Bluffton, Ind. (WPTA21) - “When my mom handed me the stuff, I was like ‘why didn’t we know about this?’” Judy Johnson said, describing the moments she learned her father was a POW during WWII.
That was just a few years ago.
“My brother and I weren’t told about any of this,” she continued, “she never gave me a reason but it was never discussed.”
Johnson is talking about the impressive stack of World War II writings and articles that covered the same time period her father served.
“Looks like an obsession to me,” she told us.
In her Bluffton home, Johnson has spent hours pouring over each document: journals, newspaper clippings, pictures, discharge papers, etc.
Her family only recently understanding the pain and suffering Workman endured as a young man - boy, really - having illegally enlisted in the army at just 15-years-old.
“He had all kinds of diseases: malaria, beriberi,” she told us, “if they got sick and looked like he would die, they would just throw them underneath the barracks.”
Workman was a prisoner of the Japanese Army in the Philippines for 41 months.
When we was finally freed, he was extremely malnourished, and weighed just 98 pounds.
The teenager survived the Bataan Death March… though ten thousand prisoners alongside him, did not.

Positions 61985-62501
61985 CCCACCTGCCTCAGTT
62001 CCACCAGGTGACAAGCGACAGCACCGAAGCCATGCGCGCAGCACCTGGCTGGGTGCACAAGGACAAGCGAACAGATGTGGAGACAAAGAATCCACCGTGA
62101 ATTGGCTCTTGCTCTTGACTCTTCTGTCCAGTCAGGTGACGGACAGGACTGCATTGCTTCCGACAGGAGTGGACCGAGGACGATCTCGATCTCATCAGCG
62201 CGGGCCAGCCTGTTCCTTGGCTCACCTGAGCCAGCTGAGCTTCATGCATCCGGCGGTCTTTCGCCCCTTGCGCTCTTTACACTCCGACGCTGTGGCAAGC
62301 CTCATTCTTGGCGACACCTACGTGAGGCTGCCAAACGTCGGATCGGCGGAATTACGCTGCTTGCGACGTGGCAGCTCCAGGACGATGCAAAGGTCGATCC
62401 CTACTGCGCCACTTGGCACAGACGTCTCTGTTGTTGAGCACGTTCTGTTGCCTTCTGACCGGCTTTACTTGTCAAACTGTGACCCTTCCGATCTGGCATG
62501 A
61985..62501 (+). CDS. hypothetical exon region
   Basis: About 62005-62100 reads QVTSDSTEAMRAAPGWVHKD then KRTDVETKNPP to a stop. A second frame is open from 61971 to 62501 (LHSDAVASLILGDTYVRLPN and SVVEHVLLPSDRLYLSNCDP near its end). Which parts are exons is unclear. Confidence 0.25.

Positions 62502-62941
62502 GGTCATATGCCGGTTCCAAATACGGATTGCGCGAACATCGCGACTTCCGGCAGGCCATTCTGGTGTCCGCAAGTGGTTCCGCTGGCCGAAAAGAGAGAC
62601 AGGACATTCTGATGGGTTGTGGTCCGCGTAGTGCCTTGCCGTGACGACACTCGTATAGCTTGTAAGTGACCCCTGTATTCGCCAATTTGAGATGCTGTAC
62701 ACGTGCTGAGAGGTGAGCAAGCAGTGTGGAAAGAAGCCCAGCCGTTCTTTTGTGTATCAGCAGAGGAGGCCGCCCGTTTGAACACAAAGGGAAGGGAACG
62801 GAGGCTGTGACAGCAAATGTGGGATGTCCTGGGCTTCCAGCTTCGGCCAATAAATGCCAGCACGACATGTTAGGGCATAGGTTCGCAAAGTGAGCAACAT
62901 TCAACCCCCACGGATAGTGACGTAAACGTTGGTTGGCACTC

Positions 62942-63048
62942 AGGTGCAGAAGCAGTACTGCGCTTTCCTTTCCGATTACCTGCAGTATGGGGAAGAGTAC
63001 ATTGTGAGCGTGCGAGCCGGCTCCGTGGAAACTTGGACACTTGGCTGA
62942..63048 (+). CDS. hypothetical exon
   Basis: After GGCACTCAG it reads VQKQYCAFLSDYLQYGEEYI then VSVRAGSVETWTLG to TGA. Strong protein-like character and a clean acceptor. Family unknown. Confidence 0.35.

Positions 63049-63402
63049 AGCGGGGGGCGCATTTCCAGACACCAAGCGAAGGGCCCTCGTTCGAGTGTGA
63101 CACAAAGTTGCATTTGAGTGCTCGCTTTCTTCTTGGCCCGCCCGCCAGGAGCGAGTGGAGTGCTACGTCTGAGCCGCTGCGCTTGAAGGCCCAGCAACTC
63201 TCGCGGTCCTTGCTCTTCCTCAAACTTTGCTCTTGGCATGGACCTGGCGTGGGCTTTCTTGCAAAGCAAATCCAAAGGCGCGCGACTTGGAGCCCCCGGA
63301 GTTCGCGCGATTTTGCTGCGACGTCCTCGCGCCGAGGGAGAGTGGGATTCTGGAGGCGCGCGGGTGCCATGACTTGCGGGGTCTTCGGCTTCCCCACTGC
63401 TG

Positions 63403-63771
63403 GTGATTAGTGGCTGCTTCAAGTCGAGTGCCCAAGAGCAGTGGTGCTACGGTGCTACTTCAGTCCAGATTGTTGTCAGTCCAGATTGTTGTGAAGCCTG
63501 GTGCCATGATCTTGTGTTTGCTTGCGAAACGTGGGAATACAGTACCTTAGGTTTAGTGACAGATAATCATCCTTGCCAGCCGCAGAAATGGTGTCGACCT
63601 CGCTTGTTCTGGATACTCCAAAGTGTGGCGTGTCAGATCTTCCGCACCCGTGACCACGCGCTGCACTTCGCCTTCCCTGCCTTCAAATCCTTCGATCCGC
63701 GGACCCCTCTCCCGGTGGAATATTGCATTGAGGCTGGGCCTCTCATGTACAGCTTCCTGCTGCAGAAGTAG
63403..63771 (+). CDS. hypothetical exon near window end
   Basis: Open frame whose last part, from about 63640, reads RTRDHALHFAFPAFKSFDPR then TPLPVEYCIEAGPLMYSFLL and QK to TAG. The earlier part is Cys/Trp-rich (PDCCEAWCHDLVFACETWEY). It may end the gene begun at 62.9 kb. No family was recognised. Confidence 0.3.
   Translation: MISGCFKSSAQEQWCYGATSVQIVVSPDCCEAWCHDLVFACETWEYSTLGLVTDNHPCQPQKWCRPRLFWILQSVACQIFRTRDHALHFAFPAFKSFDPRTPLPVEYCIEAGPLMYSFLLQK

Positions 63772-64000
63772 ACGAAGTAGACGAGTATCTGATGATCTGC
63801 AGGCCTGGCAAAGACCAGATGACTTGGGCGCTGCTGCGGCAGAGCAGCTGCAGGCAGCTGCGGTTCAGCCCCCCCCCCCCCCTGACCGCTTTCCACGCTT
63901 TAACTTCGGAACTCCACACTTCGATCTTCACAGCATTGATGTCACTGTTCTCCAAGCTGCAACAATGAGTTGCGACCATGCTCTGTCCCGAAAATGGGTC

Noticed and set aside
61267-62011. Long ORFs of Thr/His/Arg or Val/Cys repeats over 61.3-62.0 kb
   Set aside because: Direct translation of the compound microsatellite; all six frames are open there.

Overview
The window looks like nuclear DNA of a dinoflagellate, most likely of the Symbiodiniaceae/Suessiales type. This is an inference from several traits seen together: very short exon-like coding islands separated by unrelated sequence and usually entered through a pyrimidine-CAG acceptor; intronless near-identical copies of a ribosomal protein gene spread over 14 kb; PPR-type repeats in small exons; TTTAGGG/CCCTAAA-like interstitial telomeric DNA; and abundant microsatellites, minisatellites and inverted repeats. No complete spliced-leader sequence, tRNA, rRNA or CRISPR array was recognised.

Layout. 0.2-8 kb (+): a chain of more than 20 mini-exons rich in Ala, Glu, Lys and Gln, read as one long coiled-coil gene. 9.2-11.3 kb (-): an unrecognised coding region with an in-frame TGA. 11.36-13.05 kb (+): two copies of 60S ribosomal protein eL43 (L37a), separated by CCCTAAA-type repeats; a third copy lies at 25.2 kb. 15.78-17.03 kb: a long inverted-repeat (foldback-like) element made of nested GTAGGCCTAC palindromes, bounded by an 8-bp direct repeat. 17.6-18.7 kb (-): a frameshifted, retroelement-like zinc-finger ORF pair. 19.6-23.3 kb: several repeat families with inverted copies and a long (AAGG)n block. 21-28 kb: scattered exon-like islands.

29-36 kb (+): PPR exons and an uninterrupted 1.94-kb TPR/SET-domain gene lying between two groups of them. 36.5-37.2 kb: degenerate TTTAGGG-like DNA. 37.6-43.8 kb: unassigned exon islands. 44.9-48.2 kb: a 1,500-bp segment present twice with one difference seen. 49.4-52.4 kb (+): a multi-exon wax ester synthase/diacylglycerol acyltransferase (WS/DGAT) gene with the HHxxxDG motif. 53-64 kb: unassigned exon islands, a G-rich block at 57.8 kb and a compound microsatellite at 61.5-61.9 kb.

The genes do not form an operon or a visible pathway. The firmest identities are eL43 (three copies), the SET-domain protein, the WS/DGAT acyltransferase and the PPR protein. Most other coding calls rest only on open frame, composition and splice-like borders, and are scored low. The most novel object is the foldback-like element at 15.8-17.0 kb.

Johnson approached author Kayleen Reusser, asking her if she was interested in writing about Workman’s story.
Reusser has published several books about WWII, though she almost always interviews the veterans whose stories she tells.
For Workman, Reusser took on the challenger of adapting his journals, scribbled on paper after nightmares years after the war, into a story made for print.
“From interviewing vets and talking to their own children,” Reusser said, “a lot of times the vets came home and never spoke about the war.”
“I got this journal, of course this was after the war, that he wrote the journal and he remembered a lot,” she continued, “it was actually like reading a book. It just needed some editing.”
Workman’s story would become a big part of Reusser’s newest book Captured! Stories of American World War II Prisoners of War.
Eight veterans, including workman detailed the events they saw unfold while POW’s.
“They just believed tomorrow I’ll get rescued,” Reusser told us, “or the next day, or next week I’ll get rescued.”
Making Workman’s story public was only part of Johnson’s goal.
Now she hopes to find a way to preserve her father’s collection for generations to come.
“Since I’ve gotten all this stuff, I’ve tried to figure out how can I preserve it,” she told us, “how I can pass it along so people knew what went wrong over there? Because his writings are so explicit on things that happened.”
Reusser commented on the value of the documents, “It was pretty raw. It was in his own voice, his own words, and to me? It’s like a treasure.”
For more information on Kayleen Reusser and her work, you can visit her website here.